Bell added the government extending the deadline for firms to report their pay gap data from this month to October had “provided companies with a comfort blanket, enabling many to hide comparisons for over a year”. To date only 13 out of 40 top construction firms obliged to publish the data have done so.

Others warned pay was not the only issue to have hit women harder than men during the pandemic.

Dr Jenni Barrett, a senior lecturer at the University of Central Lancashire, said flexible working and working from home during the three lockdowns had increased burdens on juggling work with childcare.

She said: “We don’t have a masculine culture in the office because we are at home and that’s really positive. But on the flipside, there are things that have marginalised women further.

“For example, all that working flexibly means for a lot of women is that they have to work longer and harder around caring responsibilities.”

Barrett said the mistake that is often made is to try talk about women as if they are the problem when “what we need to do is focus on fellas”, adding men, especially in senior roles, had to take on their fair share of flexible working practices and non-work responsibilities.



What we need now is action 

Construction is good at reports but top-40 firms must do more, says Mary Pierre-Harvey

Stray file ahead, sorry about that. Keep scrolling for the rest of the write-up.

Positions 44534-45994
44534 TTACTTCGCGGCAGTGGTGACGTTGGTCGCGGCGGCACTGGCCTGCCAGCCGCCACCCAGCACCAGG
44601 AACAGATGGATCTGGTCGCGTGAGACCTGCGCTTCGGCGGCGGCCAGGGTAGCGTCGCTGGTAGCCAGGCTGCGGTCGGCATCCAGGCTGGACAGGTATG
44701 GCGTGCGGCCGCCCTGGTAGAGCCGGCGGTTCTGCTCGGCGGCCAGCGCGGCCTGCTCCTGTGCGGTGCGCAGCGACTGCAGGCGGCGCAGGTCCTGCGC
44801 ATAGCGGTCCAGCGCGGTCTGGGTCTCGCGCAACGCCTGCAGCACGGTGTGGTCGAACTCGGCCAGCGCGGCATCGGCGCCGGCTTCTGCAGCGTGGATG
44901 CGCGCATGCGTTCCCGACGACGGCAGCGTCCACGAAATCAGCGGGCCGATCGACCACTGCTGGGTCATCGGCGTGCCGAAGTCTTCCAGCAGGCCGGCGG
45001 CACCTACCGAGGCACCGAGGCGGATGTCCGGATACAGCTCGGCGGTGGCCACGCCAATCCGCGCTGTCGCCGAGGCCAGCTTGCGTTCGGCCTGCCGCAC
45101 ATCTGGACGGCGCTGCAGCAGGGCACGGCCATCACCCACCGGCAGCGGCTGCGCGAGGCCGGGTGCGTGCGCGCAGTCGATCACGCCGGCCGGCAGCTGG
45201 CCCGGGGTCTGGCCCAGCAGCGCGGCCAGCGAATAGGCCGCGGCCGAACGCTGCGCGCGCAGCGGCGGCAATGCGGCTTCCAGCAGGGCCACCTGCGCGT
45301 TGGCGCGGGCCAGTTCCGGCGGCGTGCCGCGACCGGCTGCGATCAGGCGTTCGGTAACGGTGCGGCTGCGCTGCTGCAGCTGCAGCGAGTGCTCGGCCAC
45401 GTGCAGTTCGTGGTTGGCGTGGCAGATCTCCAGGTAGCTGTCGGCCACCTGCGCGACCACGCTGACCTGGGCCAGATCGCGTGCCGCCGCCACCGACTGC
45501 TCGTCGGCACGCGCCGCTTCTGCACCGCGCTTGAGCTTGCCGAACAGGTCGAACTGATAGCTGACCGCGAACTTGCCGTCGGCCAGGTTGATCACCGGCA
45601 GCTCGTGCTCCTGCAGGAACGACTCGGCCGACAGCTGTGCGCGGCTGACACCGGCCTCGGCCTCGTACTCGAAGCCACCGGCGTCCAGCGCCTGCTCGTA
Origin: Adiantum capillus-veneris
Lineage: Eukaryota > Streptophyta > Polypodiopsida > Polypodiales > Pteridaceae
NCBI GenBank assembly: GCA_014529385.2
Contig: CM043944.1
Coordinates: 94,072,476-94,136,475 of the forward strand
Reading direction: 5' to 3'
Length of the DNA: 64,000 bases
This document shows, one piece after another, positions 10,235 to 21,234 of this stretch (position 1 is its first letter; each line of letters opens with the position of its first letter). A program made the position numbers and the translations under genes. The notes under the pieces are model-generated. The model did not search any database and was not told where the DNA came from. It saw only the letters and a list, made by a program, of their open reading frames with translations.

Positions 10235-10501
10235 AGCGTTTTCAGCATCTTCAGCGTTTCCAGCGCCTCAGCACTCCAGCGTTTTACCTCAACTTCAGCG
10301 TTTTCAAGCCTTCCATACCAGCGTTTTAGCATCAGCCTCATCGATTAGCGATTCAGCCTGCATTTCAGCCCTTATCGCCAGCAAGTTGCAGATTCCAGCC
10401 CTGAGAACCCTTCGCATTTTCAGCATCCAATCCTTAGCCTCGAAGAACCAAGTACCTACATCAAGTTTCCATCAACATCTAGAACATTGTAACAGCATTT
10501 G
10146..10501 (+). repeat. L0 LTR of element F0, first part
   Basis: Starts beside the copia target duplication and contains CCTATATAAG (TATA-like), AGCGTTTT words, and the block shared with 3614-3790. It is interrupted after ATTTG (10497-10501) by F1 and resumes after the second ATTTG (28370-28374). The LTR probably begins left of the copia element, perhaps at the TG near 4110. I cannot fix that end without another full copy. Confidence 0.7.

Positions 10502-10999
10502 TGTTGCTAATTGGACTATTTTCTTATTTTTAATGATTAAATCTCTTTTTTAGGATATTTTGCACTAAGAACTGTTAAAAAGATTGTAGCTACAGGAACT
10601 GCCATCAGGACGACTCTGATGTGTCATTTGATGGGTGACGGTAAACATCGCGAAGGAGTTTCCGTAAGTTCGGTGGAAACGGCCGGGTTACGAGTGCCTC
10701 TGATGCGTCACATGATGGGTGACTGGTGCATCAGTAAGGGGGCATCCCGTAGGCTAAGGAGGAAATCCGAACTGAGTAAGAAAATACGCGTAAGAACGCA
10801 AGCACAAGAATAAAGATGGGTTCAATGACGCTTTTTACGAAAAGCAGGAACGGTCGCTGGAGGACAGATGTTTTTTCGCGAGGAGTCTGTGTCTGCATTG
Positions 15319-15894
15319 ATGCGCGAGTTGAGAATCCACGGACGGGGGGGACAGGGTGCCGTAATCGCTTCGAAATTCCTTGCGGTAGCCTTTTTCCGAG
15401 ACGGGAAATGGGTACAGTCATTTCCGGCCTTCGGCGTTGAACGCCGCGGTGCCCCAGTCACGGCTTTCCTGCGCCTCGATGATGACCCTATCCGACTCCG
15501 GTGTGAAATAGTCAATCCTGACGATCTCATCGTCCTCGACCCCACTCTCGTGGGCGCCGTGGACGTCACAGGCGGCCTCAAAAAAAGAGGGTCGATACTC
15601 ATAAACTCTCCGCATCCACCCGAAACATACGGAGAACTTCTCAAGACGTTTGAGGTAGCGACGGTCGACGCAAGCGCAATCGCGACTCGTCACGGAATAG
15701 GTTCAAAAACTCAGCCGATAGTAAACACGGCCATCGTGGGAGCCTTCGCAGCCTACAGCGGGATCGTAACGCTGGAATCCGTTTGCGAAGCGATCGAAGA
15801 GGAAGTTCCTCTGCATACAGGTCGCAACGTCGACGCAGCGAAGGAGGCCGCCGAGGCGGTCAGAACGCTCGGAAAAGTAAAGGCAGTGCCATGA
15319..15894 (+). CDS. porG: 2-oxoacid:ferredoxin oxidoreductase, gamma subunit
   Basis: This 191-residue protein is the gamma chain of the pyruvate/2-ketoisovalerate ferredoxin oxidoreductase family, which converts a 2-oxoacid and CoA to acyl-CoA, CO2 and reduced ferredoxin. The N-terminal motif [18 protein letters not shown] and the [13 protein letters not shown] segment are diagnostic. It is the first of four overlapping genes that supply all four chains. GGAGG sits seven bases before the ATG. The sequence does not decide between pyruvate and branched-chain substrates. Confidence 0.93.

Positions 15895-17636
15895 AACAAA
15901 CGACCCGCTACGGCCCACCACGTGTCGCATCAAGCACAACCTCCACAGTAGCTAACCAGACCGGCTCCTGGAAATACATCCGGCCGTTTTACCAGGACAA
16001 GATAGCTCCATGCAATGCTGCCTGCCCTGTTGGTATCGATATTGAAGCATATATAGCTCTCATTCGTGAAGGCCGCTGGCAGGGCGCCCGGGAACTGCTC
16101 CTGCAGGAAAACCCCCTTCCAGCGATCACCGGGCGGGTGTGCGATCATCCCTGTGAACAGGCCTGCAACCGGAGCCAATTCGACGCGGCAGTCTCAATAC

While it may have been possible for a lot of men to separate themselves off from what else is happening in the house during the covid-19 pandemic – locking themselves away to work in a separate room – it has been less easy for women to do the same. When there has been caring work to be done, whether that be childcare or the care of other adults, that still tends to fall to women much of the time. There is a real risk that, if employers do not recognise these challenges, gender disparity in the sector will get worse.

Employers must realise that there will be a negative effect on them if they do not take action to level things up. Funders looking to invest in or partner with construction companies are asking about gender balance, about flexible working, about apprenticeships and the number of women entering construction. Firms need to have the statistics to show that they are progressing.

And here is the point: action is what is needed. Of course, transparency around pay gaps is welcome but that does not show what firms are doing to truly level up the industry. It is not just about the reporting of these results; it is about the actions firms are taking as a response to what they find.

Because, really, what do those figures mean to the individual? As an individual you want to know what your firm is doing to make things better and that is what we need as a sector. We need a top-40 construction company to  say: “This is what we’ve discovered, this is what it means, and this is what we have done or are doing to make sure our next report is more favourable than this one,”

Construction has more than enough reports being produced on a whole host of topics. What we need now is action.

Mary Pierre-Harvey is NHS director of estates and facilities